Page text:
THE MODERATOR – Spring 1997

Message from the President

The beat goes on, as we continue to make progress in several important areas.

First, Lyle Wilhelmi worked up a list of artifacts and an overall concept of what different areas of B Reactor should look like as a museum. This list has been formally given to Bechtel and DOE, and they have promised to secure as much of the material as possible.

Second, about six of us visited C Reactor, which is the first reactor to undergo the “cocooning” process (disassembled, demol ished, and sealed). We were given the opportunity to go through the control room and identify items we are interested in. The list of equipment we tagged is fairly extensive.

Third, our Vision Statement is being updated to reflect our changing thinking in cooperation with DOE. In this next iteration, we want to include the concept of the rail tour of the Hanford Site, and railroad static displays behind B Reactor.

Which brings us to the fourth point. Don Sandberg and I have been trading messages about what is and is not practical about getting railroad rolling stock for display as part of the B Reactor. We continue to work with DOE and Bechtel on this important concept.

West Richland has signed a resolution supporting conversion of B Reactor to a museum. Other cities are expected to sign similar resolutions. More on this as it develops.

Fund raising continues to be a concern of mine. We are not like other organizations in that we will never (probably) own either the B Reactor or the grounds surrounding it. This makes it awkward to tap the usual funding sources for this sort of endeavor.

One immediate need is to find the money necessary to begin paying Jim Acord for carving the three massive granite stones we procured to enhance the value of the B Reactor museum. We also see the need for funding a short list of other potential expendi tures, such as a permanent phone number for our organization. Of course, we also have on going expenses such as stationery, the post office box, printing, postage, etc. As we move farther along in our plans, there will undoubtedly be more expenses. Suggestions about fund raising are certainly welcome. Please call me with your thoughts.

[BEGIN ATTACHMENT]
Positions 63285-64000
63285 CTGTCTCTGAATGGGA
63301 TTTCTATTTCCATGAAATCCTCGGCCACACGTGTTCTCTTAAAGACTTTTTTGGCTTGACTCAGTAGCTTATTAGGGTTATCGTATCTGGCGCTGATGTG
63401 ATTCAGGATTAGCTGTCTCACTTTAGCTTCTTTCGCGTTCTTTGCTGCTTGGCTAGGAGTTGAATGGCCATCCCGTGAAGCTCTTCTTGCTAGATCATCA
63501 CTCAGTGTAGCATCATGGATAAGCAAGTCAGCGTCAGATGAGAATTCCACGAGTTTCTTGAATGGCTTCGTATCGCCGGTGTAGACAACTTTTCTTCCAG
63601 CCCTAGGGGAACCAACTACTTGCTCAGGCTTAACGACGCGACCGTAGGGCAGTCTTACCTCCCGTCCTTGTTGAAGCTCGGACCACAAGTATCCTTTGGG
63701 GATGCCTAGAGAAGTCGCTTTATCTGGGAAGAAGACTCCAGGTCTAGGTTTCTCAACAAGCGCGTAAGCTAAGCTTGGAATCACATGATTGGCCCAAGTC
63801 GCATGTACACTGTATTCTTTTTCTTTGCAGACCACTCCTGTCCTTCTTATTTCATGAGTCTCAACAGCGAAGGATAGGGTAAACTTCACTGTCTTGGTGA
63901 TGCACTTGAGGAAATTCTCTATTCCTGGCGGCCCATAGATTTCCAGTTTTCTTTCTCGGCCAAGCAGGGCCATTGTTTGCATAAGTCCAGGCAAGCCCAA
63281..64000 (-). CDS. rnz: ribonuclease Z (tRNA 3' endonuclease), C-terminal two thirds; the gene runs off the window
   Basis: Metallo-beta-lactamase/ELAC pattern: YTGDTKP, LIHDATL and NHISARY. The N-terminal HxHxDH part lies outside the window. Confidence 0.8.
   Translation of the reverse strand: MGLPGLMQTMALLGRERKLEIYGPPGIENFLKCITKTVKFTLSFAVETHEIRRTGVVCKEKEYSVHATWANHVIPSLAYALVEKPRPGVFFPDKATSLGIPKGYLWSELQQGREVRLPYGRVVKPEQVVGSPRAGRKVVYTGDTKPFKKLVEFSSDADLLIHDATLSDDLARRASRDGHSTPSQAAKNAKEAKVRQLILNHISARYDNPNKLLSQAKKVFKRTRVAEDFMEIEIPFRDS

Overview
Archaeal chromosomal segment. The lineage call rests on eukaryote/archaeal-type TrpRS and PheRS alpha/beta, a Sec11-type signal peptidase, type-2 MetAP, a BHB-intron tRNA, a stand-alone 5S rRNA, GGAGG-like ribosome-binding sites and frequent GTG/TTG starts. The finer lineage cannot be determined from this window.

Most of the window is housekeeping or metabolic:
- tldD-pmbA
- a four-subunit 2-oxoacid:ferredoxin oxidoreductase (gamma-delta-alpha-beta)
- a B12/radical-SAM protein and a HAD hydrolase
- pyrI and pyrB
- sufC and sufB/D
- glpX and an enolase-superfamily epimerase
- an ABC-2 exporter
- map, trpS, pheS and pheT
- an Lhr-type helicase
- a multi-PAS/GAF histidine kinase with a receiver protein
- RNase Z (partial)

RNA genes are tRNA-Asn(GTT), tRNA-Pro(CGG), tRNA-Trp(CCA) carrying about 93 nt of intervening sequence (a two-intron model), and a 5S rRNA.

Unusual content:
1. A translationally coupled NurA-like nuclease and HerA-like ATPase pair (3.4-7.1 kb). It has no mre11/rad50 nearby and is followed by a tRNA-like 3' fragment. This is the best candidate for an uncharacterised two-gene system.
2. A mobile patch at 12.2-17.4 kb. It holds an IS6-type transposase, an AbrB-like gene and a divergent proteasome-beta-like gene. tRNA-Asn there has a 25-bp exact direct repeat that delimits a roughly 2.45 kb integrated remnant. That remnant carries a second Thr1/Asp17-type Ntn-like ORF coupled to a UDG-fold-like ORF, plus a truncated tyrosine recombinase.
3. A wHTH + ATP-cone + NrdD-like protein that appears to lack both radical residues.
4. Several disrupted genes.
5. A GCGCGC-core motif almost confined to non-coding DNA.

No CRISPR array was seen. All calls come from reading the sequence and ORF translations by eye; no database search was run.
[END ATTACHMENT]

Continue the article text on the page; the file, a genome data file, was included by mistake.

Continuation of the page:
We are getting requests for tour guides at times, as DOE or Bechtel brings visitors to B Reactor. Anyone wishing to volunteer for this should call either Lyle Wilhelmi or myself.

Again, my very grateful appreciation to those members who are working so hard, attending many meetings, and writing letters to move us closer to our goals.


Jerry Woodcock
President, BRMA

BRMA Board Members

President: Jerry Woodcock
Vice President: Jim Stoffels
Secretary: Pam Novak
Treasurer: Roger Carpenter

Committee Chairs:

Fund Raising: (vacant)
Health, Safety, & Engineering: Del Ballard
History, Artifacts, & Exhibits: Lyle Wilhelmi
Membership: Joe Hedges
Public Relations: Jim Thornton
Editor: Gene Weisskopf

Schedule a B Reactor Presentation

Jerry Woodcock and Jim Thornton have prepared a set of presentation materials on the past, present, and future of the B Reactor, which we plan to combine with the slides that were organized by Del Ballard and Jim Stoffels.

Jim Thornton made a presentation to the Atomic City Kiwanis Club on April 29. It was well received and lead to the scheduling of a presentation to the Columbia Kiwanis Club of Kennewick on July 23.

We hope to expand upon these materials and encourage you to loan us any pictures, stories, artifacts of interest, or your suggestions.

And if you know of an organization that would be interested in hearing the story of the B Reactor, please contact Jim Thornton, our Information Officer.

Phase II Study Bodes Well for the Future of the B Reactor

The Phase II feasibility and engineering study that will define the cost of making the B Reactor a museum now seems assured. And on an accelerated schedule.